This comes as a revelation even to the other cast members with whom he spent the better part of ten years. Another revelation comes when Matthew Perry speaks of the insecurity he remembers feeling when his jokes did not meet with resounding approval from the live audience. These honest admissions go a long way in elevating the overall experience—and yes, perhaps there should have been more of this, given the conversation format employed for much of this special.

We do get a peek into their world and what it must have been like for them to cope with early fame and global adulation. Matthew Perry, for one, has spoken in many interviews over the years of how fame and money failed to “accomplish anything”. Schwimmer notes that this rare, common experience between them served to strengthen their togetherness, as they could not rely on family or friends to understand it. Again, I wish the show had dug deeper into these spaces and allowed for more insight into the vulnerabilities of these global icons. I, for one, would have loved to know how the six deal with their youth immortalised on screen, even as they age and wither, like all of us.

Matt Le Blanc makes a self-deprecating joke about his weight. Matthew Perry’s speech sounds slurred. Jennifer Aniston, Courtney Cox, and David Schwimmer all seem to be burdened by the weight of many decades of life in this world—till, of course, they read lines and the artiste within them explodes with energy. It’s perhaps Lisa Kudrow who truly turns back the clock with her “infectious, loud laughter”, as Courtney Cox says.

However, the special does seem to have missed a trick by not addressing the strong criticism levied against this series over the years, concerning how its many jokes punch down on vulnerable groups. Do the writers feel differently today? How do the stars respond to such retrospective criticism? Was it director Ben Winston, in opting to replicate the F.R.I.E.N.D.S experience, feeling compelled to stay away from such topics? I did enjoy some lovely directorial touches in this special, including clever segues in between seemingly unrelated segments. For instance, Corden engaging the six actors over laughter decibel levels serves as a smooth lead to the arrival of Maggie Wheeler (who played Janice).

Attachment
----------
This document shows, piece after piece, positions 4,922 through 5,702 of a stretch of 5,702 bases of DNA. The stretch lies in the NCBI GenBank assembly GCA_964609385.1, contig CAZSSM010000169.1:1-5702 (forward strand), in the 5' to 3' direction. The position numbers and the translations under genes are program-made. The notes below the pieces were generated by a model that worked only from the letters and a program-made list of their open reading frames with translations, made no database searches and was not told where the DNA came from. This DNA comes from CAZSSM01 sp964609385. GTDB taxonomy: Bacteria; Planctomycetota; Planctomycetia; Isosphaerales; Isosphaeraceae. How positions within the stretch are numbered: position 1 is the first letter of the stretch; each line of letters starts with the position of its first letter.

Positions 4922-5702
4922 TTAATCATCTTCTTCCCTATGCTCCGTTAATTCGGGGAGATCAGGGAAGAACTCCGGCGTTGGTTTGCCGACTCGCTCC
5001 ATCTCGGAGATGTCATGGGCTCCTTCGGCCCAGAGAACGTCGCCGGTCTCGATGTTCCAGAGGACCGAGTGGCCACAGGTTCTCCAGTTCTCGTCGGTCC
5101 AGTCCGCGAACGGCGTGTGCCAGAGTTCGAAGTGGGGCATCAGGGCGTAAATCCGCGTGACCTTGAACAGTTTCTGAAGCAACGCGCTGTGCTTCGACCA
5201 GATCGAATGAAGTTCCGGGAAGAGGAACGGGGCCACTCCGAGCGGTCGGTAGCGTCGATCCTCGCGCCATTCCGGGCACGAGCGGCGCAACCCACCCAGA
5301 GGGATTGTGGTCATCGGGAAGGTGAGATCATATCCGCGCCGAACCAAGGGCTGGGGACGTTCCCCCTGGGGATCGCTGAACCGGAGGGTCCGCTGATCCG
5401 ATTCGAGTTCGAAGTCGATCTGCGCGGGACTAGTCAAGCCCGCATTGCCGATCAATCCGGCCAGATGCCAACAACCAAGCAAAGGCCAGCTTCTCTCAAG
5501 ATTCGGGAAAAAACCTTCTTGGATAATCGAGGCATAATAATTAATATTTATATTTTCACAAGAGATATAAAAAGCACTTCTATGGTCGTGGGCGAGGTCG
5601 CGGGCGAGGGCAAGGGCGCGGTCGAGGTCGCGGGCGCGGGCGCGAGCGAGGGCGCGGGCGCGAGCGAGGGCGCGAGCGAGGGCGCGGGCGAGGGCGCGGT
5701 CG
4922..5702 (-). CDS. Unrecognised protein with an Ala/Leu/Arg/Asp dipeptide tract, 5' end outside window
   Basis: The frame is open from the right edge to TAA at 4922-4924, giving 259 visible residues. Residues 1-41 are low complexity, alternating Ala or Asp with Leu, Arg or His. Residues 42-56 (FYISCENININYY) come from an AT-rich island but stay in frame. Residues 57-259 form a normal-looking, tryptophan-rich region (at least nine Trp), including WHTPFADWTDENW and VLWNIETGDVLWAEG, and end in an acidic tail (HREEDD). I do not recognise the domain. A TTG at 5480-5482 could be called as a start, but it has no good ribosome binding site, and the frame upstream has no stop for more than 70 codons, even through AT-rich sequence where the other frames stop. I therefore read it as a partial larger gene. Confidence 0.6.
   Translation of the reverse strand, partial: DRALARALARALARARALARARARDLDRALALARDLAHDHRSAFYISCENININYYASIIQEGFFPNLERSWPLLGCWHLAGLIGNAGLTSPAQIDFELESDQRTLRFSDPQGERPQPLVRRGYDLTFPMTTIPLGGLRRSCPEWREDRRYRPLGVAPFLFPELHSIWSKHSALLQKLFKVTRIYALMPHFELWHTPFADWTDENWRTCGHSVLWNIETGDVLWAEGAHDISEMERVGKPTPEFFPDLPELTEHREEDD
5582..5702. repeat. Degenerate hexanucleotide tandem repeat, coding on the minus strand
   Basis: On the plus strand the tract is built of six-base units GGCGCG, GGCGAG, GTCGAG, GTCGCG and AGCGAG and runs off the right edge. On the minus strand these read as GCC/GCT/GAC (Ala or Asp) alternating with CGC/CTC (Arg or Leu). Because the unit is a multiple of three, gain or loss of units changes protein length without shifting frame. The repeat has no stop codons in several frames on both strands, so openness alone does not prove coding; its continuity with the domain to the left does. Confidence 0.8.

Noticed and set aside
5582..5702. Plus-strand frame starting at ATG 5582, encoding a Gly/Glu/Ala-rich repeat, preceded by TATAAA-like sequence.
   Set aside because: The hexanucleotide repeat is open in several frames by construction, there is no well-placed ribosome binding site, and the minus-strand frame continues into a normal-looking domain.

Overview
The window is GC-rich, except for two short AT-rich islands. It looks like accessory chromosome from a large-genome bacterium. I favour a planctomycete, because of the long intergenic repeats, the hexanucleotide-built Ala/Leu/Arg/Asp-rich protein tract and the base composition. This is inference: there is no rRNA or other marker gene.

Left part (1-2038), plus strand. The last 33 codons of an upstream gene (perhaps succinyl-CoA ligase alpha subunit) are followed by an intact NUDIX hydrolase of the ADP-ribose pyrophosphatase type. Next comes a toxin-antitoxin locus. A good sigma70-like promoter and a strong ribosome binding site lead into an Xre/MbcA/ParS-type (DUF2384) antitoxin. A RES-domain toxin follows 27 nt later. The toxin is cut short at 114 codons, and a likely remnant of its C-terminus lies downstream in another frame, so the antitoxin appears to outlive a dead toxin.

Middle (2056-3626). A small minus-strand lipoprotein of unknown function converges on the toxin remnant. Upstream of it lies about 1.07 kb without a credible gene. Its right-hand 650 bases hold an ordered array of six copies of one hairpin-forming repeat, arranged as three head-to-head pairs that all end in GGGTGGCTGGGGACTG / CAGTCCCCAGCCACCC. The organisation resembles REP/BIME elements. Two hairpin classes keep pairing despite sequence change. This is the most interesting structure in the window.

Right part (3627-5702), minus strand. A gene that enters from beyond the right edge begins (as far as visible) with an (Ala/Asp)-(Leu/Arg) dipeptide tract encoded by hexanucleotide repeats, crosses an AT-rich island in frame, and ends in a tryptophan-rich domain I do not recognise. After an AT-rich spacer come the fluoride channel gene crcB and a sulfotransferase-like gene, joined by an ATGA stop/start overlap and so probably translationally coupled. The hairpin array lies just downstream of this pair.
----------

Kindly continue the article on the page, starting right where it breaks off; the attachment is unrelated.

On the whole, while it is certainly not flawless, this reunion does feel like it fulfils its evidently difficult job of satiating the average F.R.I.E.N.D.S fan. I particularly enjoyed that the special serves as a wistful commentary on the fleeting nature of time and relationships, even while paying homage to the bittersweet feeling of nostalgia. In speaking about the inspiration behind the creation of this show, Marta Kauffman says, “The series is about that time of your life when friends are family.” This wise observation hits you like a punch to the gut and stands testament to the universality of this beloved series and its ability to heal and comfort.

At the very end, as we are shown precious bloopers from the show, we see the six actors fail to control their tears after shooting the final episode (The One Where They Say Goodbye), much like, I suppose, 50 million fans did when it aired on May 6, 2004. Lisa Kudrow is fighting tears but begins laughing, when one of the F.R.I.E.N.D.S makes a funny remark. Her tears concern the tenuous grasp we hold over time, while her laughter concerns the joy contained in its fleeting moments. It’s a fitting image and an accurate representation of my own response to this special.

Series: F.R.I.E.N.D.S: The Reunion
Director: Ben Winston
Cast: David Schwimmer, Lisa Kudrow, Jennifer Aniston, Courtney Cox, Matt Le Blanc, Matthew Perry
Streaming on: ZEE5